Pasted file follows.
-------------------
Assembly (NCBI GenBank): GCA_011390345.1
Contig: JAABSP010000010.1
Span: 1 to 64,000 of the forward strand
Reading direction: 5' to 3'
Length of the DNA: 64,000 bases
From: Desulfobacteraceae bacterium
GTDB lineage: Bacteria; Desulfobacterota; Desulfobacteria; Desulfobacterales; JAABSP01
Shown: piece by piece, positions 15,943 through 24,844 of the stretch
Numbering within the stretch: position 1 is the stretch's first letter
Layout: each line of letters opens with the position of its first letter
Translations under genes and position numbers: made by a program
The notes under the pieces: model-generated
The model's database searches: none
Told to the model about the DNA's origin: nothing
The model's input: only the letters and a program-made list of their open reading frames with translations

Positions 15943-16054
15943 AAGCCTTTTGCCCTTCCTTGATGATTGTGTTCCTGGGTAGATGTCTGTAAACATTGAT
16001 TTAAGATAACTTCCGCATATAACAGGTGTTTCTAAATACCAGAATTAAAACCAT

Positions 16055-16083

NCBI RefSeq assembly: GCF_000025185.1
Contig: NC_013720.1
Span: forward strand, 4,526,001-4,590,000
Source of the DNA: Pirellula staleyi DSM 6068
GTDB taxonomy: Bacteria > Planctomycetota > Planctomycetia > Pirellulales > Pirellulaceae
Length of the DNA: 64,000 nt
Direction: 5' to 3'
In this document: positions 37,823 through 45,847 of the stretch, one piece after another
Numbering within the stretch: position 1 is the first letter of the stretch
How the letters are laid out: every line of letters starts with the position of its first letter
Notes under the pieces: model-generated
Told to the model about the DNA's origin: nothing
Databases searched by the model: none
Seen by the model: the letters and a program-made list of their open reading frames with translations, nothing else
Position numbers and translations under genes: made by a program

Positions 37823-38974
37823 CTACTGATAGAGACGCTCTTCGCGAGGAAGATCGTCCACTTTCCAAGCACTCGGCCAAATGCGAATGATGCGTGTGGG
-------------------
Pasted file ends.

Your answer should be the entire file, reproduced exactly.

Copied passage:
Assembly (NCBI GenBank): GCA_011390345.1
Contig: JAABSP010000010.1
Span: 1 to 64,000 of the forward strand
Reading direction: 5' to 3'
Length of the DNA: 64,000 bases
From: Desulfobacteraceae bacterium
GTDB lineage: Bacteria; Desulfobacterota; Desulfobacteria; Desulfobacterales; JAABSP01
Shown: piece by piece, positions 15,943 through 24,844 of the stretch
Numbering within the stretch: position 1 is the stretch's first letter
Layout: each line of letters opens with the position of its first letter
Translations under genes and position numbers: made by a program
The notes under the pieces: model-generated
The model's database searches: none
Told to the model about the DNA's origin: nothing
The model's input: only the letters and a program-made list of their open reading frames with translations

Positions 15943-16054
15943 AAGCCTTTTGCCCTTCCTTGATGATTGTGTTCCTGGGTAGATGTCTGTAAACATTGAT
16001 TTAAGATAACTTCCGCATATAACAGGTGTTTCTAAATACCAGAATTAAAACCAT

Positions 16055-16083

NCBI RefSeq assembly: GCF_000025185.1
Contig: NC_013720.1
Span: forward strand, 4,526,001-4,590,000
Source of the DNA: Pirellula staleyi DSM 6068
GTDB taxonomy: Bacteria > Planctomycetota > Planctomycetia > Pirellulales > Pirellulaceae
Length of the DNA: 64,000 nt
Direction: 5' to 3'
In this document: positions 37,823 through 45,847 of the stretch, one piece after another
Numbering within the stretch: position 1 is the first letter of the stretch
How the letters are laid out: every line of letters starts with the position of its first letter
Notes under the pieces: model-generated
Told to the model about the DNA's origin: nothing
Databases searched by the model: none
Seen by the model: the letters and a program-made list of their open reading frames with translations, nothing else
Position numbers and translations under genes: made by a program

Positions 37823-38974
37823 CTACTGATAGAGACGCTCTTCGCGAGGAAGATCGTCCACTTTCCAAGCACTCGGCCAAATGCGAATGATGCGTGTGGG